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War of the Wonks

The highly respected Institute of Medicine is preparing a direct challenge to the estimates of the highly respected Congressional Budget Office. Bloomberg's Tim Mullaney reports:

The U.S. can cut health-care spending by $250 billion a year within a decade, a congressionally chartered panel will say this month in a bid to show costs can be contained even if all Americans are insured.

A report from the Institute of Medicine, which advises the federal government on health care, will counter “stingy” estimates from the Congressional Budget Office, said Arnold Milstein, planning chairman of the institute’s working group on health costs. The panel’s annual figure is five times the amount the budget office says the U.S. will save under a bill in the House of Representatives, according to the budget office’s July 17 letter to House Ways and Means Committee chairman Charles Rangel.

A preliminary version of the report will be released Sept. 20. I'm still a bit confused on the precise constituency for this kind of thing -- most of the politicians lambasting health-care reform today voted for the similarly-pricey Medicare Prescription Drug Benefit under Bush, and funded it on the deficit -- but I guess it can't hurt.

By Ezra Klein  |  September 15, 2009; 11:30 AM ET
Categories:  Health Economics  
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Comments

Before fully jumping on board the Institute of Medicine's suggestions, it might be helpful to read some of its past suggestions. I certainly don't intend to condemn its work; however, some past statements (particularly in the mid/late-1970's) have proven less than responsible.

In this instance, I worry that some of the suggestions might be overly embraced: there are risks to making cost-cutting the prime focus of health care legislation. As I've noted before, cost-cutting became a focus of T. Roosevelt's original health care reform efforts... with popular, yet devastating, consequences.

Posted by: rmgregory | September 15, 2009 11:56 AM | Report abuse

most of the politicians lambasting health-care reform today voted for the similarly-pricey Medicare Prescription Drug Benefit under Bush, and funded it on the deficit -- but I guess it can't hurt.

You're kidding, right? FOX supported the Part D boondoggle. That's all it takes.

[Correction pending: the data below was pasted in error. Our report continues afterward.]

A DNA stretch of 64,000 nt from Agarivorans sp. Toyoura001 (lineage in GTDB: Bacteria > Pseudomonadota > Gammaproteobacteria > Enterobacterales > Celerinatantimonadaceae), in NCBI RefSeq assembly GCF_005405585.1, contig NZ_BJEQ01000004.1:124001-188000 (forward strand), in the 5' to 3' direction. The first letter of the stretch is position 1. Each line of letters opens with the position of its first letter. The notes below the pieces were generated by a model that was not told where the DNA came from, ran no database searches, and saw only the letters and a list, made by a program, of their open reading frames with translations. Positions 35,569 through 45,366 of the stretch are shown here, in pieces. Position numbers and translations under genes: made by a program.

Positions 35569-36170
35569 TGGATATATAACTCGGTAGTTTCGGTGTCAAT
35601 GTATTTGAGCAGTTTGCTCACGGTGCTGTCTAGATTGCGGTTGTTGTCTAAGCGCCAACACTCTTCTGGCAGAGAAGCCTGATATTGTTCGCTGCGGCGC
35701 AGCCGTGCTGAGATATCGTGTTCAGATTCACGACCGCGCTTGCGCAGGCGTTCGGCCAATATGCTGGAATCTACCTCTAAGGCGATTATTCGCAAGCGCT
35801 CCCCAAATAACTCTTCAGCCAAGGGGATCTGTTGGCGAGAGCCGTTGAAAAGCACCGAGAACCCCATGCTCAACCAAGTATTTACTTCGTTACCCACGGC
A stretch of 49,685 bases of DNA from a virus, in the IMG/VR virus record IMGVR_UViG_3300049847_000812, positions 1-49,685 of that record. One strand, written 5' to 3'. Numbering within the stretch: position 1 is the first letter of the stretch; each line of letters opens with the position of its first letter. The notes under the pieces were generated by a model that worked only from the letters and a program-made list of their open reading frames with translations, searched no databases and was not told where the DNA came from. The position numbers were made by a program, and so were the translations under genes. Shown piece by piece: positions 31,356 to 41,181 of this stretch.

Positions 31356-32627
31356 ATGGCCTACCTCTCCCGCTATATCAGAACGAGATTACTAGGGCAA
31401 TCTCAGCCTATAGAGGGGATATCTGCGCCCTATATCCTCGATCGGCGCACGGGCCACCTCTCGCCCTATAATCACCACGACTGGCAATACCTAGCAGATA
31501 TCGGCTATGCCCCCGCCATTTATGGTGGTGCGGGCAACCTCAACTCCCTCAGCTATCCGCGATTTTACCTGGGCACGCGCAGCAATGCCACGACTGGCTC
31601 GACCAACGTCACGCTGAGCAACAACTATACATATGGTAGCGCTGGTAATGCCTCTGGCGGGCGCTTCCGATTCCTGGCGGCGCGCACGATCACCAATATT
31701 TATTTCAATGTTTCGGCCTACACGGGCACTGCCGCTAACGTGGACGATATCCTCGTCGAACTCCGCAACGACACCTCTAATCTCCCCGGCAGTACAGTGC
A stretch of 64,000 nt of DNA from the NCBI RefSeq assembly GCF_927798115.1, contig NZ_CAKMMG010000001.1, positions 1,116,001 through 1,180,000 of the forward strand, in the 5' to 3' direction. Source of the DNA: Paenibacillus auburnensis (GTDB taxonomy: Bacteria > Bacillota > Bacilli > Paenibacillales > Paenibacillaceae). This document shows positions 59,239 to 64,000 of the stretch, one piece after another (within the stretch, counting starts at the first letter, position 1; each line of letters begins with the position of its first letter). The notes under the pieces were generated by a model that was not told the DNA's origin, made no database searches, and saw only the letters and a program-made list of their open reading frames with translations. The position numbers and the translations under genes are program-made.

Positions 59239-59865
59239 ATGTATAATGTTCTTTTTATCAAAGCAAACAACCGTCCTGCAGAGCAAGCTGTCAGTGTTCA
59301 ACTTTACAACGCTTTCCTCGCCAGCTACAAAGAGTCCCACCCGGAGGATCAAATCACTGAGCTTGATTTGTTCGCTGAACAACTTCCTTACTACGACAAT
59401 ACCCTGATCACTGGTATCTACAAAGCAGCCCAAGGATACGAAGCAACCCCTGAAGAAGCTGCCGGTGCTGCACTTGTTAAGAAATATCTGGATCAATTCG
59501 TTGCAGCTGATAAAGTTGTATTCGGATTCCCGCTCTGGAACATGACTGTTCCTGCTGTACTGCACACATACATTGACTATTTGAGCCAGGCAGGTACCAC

Posted by: eRobin1 | September 15, 2009 11:57 AM | Report abuse

"most of the politicians lambasting health-care reform today voted for the similarly-pricey Medicare Prescription Drug Benefit under Bush, and funded it on the deficit"

Which is why nobody should make the mistake of assuming that the intentions of certain politicians are genuine.

As for cost cutting suggestions, as always one should be concerned that these will do nothing to make the delivery and administration of healthcare more efficient, and will merely pass the cuts on to consumers.

Posted by: slantedview | September 15, 2009 12:31 PM | Report abuse

Yeah, I'm guessing it follows the recent suggestions (http://content.healthaffairs.org/cgi/content/short/hlthaff.28.5.w978) to fold epidemiological data into CBO estimates; i.e., if there are demonstrably more obese people today, and obese people demonstrably develop diabetes at a predictable percentage, can't the cost-saving estimates factor in that statistically provable rise in diabetics?

Posted by: ThomasEN | September 15, 2009 12:42 PM | Report abuse

The CBO itself oddly edited its own letter of July 17th on the potential cost-savings, or putative lack thereof, of preventive care. The editing was so off-balance, and a couple of odd summary sentences unsupported, that it effectively presents the opposite conclusion one should draw if one very carefully examines the full letter and its main reference review article on preventive care costs (reading both took less than 45 minutes and was enlightening.)

My analysis and summary here:

http://findingourdream.blogspot.com/2009/08/curious-case-of-misleading-cbo-letter.html

Posted by: HalHorvath | September 15, 2009 1:17 PM | Report abuse

All of these estimates are bound to be wildly off the mark. There are too many variables. If the government wants to know how much it will have to pay in 10 years, it should just spell out in the legislation how much and that's that.

Posted by: bmull | September 15, 2009 2:03 PM | Report abuse

Congress would not dare enact Medicare D today and fund it on the deficit. Both the national debt and budget deficit are far higher than in 2003, and the political climate completely different.

Posted by: VirginiaIndependent | September 15, 2009 4:55 PM | Report abuse

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